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Circus Bella takes Treasure Island

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Circus Bella’s “Kaleidoscope” performers show off their juggling skills. (L.Katz/S.F. Examiner)

In “Kaleidoscope,” the new Circus Bella show under a big tent on Treasure Island, clown Sara Moore balances a broom on her hand and has an amusing bit chasing the spotlight, which just won’t land on her.

It’s refreshingly low concept, as is the rest of this fun, exciting homegrown display of circus artistry produced and directed by Circus Bella co-founder Abigail Munn, who also flies on the trapeze, and juggles.

Just about every performer at the two-hour Saturday matinee (with a 19-minute, 53-second intermission!) juggled, too. In a few segments, all of the versatile acts join together, juggling in the ring.

With one single ring – and a jazzy six-piece band led by accordionist Rob Reich on an upper level at the back of the stage – the show invites the all-ages audience to really focus on the talent.

Aerial artist Veronica Blair, wearing blue sparkles, starts things off, graceful and strong, hanging on straps, balancing and somersaulting.

The equally balanced Gentile Family also amazes and thrills: Adult jugglers Carlo and Orlene, lying on their backs, raise their three kids in the air, and, using their legs and feet, literally toss the young ones around. Wild! (Note: The kids’ skill is called risley, according to the program.)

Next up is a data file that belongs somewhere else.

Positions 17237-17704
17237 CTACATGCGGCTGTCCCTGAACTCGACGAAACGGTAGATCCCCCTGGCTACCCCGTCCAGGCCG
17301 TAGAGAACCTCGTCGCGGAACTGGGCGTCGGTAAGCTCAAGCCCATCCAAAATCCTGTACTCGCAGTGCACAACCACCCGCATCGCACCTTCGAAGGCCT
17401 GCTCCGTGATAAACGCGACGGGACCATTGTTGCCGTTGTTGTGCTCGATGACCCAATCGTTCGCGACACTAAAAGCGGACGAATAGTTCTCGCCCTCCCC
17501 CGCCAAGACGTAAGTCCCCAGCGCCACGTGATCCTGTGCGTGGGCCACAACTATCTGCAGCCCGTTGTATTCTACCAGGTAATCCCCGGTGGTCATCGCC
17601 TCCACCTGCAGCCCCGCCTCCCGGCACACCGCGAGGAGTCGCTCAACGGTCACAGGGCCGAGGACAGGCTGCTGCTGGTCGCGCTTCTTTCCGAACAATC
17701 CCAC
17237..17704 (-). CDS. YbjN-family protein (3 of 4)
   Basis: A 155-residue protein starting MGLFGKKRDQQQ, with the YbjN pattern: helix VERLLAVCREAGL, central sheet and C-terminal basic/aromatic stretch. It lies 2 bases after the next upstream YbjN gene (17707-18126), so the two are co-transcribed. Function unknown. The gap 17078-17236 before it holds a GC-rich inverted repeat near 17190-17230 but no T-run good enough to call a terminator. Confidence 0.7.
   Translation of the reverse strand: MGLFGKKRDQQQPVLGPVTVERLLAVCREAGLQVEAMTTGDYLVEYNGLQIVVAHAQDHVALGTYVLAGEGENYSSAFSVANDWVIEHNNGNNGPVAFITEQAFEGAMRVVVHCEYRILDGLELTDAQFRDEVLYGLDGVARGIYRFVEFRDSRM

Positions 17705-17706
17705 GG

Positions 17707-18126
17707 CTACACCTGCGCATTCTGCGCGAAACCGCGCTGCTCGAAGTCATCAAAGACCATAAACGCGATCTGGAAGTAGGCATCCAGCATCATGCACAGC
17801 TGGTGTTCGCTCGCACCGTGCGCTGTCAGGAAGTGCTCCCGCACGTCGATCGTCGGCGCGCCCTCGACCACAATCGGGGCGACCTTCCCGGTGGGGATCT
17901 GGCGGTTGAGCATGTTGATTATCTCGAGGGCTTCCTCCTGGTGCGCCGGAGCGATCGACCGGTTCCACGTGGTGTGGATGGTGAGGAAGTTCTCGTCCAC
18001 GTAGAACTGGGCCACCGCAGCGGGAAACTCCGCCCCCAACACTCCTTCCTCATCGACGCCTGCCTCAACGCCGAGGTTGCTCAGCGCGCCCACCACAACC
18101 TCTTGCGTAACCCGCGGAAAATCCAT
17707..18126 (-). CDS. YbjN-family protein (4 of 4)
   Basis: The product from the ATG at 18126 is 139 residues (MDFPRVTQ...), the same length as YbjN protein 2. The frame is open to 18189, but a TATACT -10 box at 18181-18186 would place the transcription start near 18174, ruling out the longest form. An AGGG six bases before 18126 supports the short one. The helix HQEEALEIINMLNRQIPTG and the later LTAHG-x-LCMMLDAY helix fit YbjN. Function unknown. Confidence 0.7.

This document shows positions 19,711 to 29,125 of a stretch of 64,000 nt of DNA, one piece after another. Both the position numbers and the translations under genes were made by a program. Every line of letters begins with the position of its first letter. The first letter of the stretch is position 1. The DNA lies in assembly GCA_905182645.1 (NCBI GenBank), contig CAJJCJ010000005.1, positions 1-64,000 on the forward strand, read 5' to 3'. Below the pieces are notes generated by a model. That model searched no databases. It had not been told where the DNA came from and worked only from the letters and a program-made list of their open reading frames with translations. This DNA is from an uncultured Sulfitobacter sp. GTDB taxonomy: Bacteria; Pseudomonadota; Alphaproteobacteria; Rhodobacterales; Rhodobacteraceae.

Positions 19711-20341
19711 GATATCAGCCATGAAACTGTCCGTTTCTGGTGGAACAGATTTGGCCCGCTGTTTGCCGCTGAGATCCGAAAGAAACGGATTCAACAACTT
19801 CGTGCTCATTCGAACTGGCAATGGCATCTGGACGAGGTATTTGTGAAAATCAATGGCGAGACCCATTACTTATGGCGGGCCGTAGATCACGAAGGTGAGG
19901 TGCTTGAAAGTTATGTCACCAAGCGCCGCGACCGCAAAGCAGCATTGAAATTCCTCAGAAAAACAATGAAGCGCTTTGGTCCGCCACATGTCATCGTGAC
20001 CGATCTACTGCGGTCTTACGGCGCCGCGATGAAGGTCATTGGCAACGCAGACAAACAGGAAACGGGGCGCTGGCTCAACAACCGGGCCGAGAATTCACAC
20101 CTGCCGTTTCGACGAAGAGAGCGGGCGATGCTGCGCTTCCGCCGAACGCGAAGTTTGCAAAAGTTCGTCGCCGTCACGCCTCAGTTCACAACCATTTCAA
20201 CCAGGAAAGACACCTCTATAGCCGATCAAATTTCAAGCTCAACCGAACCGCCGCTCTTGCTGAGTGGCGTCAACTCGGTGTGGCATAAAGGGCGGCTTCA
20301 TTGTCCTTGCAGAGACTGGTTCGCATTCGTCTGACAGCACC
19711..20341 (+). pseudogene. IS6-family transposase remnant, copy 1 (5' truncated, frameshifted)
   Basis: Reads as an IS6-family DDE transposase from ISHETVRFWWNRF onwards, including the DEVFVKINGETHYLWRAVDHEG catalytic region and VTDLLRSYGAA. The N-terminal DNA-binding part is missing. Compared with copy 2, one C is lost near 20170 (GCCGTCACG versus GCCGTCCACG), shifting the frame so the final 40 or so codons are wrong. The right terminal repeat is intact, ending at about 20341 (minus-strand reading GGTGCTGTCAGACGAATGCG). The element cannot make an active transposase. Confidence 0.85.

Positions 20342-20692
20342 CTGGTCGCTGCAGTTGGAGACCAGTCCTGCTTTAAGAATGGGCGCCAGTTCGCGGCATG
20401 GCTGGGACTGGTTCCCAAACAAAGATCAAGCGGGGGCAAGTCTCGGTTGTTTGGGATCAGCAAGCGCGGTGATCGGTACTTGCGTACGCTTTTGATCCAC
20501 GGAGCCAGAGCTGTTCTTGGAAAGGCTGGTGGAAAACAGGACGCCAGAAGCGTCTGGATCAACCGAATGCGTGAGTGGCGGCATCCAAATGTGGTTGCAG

Sexy Cuban couple Manuel Acosta and Ilenay Peña takes center ring twice. In their first hand-balancing act – she, with both feet planted, stands on his head – and later, they fly and dance on a Chinese pole.

Ringmaster/head jester Steve Smith, promising high-danger feats, first teases Paul Resell when he comes out with a scarf trick. But moments later, Resell comes through, on a hire wire, which he walks and rides a bike across, lies down on his back on, and then walks across again, blindfolded.

Willem McGovern dances and displays finesse at diabolo juggling – a stunt in which hourglass-shaped units are thrown around, using a string-and-bobbin apparatus) – not managing to get tangled and pitching the hourglasses almost to the top of the tent.

It’s hard to watch Mongolian contortionist Serchmaa Byamba without feeling a cramp. Bending her upper body backward to an extent not seemingly possible, she puts her head between her legs. She does it again, standing on her hands, too.

The show closes with Ruslan Khusinov, from Uzbekistan, who makes balancing on his hands, on a tower of six chairs, look easy.

Admittedly, San Francisco’s 10-year-old Circus Bella, best known for park performances, doesn’t have the glitz or pretension of that other animal-less circus now under a big tent in the Bay Area.

Nonetheless, it’s a true delight and worth a trip to Treasure Island. The views of The City are stunning, and the tent is located next to Mersea, the trendy new restaurant in shipping containers, which offers a tasty, elevated snack menu for circusgoers.

REVIEW
Circus Bella
Kaleidoscope
Where: Mersea Meadow, 699 Avenue of the Palms, Treasure Island
When: 7:30 p.m. Thursdays-Fridays, 1:30 and 7:30 p.m. Saturdays; 1:30 and 6:30 p.m. Sundays; closes Jan. 6
Tickets: $39 to $150 (VIP ticket includes snacks by Mersea)
Contact: https://www.circusbella.org/kaleidoscope

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